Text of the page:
I feel what I'm doing, however much I enjoy doing it, doesn't cover enough ground to make me think I'm living a complete creative life. There are a few people who write — Hugh, Mike, Dave McRae, Kevin - with whom I like to fit in. I'm not capable of setting up situations by myself alone. I need other people, but only a very few special people and it's fucking hard to find them.

SO what were those two solo albums you made in Los Angeles?

Well, the Soft Machine in its first version had broken up, we'd done the last gig with Hendrix, at the Hollywood Bowl, Mike went back to London, Kevin went on to Majorca. The record company didn't know we'd broken up — the first album wasn't released yet, though it was six months since we'd recorded it - and there seemed no obligation to carry on; and I'd got various things I'd been wanting to do that I couldn't do with the group as it then was. It was a great relief to get into the studio and play all the instruments myself and do it along without having to be democratic about it. That's all.

WHAT did you record?

There were two sets. See, I went to the record company and said Look, Mike's gone back to London, I dunno ... I mean, it was winter, 1968, and I'd just got back to New York and I'd been approached to do some film music and I was quite happy. But they said 'No, listen, this record's amazing, we want to put it out, the group should go on the road'. So I said 'Is it? Should it?' And phoned up Mike in London and said 'Do you want to start up a new version of the group?' And he said 'No, yes, no, yes, Yes'. And I came back and he did his first writing for the group — bits of 'Esther's Nose-Job', which was pinched off a bass-line of Kevin's, actually — and we did these tunes I'd been doing which turned out to be the first side of Volume Two - arrangements of bits and pieces of half-forgotten stuff Hugh had done years ago for the Wilde Flowers that I'd worked into a whole in L.A. - Plus 'Moon in June'. Which didn't turn up till Third because I was terrified it'd be played wrong. Even then, I did all of it by myself - except the organ solo of course. That was Mike.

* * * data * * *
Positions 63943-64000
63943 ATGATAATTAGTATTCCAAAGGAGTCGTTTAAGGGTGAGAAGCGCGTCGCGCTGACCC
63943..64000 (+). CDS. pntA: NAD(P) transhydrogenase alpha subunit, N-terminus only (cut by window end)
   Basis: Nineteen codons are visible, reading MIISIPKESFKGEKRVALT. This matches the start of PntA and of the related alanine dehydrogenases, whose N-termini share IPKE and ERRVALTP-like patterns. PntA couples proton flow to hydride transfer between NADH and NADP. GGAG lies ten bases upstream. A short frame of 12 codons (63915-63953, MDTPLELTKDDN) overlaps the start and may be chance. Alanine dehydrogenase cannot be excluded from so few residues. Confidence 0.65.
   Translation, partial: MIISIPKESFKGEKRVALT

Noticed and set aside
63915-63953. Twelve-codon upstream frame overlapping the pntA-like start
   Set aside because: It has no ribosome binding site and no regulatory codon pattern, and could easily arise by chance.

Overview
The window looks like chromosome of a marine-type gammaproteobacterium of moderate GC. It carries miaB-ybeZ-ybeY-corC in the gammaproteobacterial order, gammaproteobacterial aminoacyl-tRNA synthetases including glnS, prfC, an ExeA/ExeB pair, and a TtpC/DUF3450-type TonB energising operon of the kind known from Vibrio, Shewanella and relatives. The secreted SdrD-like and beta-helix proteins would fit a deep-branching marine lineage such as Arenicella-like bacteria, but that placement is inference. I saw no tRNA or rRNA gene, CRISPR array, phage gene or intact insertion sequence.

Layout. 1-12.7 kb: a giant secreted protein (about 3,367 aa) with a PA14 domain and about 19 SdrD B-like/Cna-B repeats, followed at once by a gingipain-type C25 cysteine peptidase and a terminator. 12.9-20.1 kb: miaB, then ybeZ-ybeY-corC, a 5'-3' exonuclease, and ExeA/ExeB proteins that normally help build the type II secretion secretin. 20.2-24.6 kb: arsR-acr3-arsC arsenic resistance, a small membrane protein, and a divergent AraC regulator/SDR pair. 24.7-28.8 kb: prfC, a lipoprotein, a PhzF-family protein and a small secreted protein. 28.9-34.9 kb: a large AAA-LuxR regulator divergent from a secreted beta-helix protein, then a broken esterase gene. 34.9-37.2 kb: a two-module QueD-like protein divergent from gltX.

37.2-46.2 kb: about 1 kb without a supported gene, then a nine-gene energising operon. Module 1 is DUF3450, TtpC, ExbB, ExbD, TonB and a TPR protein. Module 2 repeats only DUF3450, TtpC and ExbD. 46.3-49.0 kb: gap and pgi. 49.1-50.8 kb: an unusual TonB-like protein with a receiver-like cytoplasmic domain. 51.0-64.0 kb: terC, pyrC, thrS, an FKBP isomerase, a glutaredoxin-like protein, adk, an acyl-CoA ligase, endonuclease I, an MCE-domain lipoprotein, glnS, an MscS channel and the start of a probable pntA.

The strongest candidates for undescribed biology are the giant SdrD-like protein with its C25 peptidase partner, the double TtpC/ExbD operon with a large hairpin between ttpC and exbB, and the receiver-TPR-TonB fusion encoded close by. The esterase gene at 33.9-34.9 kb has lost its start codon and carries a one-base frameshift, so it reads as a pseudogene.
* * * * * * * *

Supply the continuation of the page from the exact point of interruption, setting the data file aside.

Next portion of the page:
MIGHT you ever do another solo album?

Not foreseeably, no. I feel so much closer to the people in Matching Mole in terms of melody, feeling, and the rest. I'm not scared of doing my stuff with them. They've all been in groups that've done songs, for example, and I haven't been in one of them since I was with Kevin.

DOES that mean more songs in your set?

I'm dubious about it, because they'd be more complicated than the kind I've done before, and I might find it hard singing and playing at the same time. Bill might do some, but he'd probably have to write it himself. My stuff's written for my voice or is too specifically about me. And the others would find it hard to write for someone like me who can't read music and has a range of about three notes and you musn't write a semitone on either side of them if you expect it to be remotely in tune.

SO what are you up to live at the moment?

Rehearsing, mostly. Or we have been. Up until the second gig at the Festival Hall we were rehearsing in public; since then, with the exception of a disaster at Canterbury, we've to a great extent sorted ourselves out. I say this chiefly because most people would naturally think a group like this is pretty well-off, 'contract with CBS, album out, etc. In fact we're very poor and can't actually afford to rehearse properly even. We've had a lot of equipment nicked and the promoters in Britain aren't paying us a living wage. I'm not carping — we're paying our dues, like any other band — it's just that I want people to know that we don't use mikes that stop working every five minutes because we like them; we can't afford better. And when the PA blows, it's not... bravura, or something. It's poverty.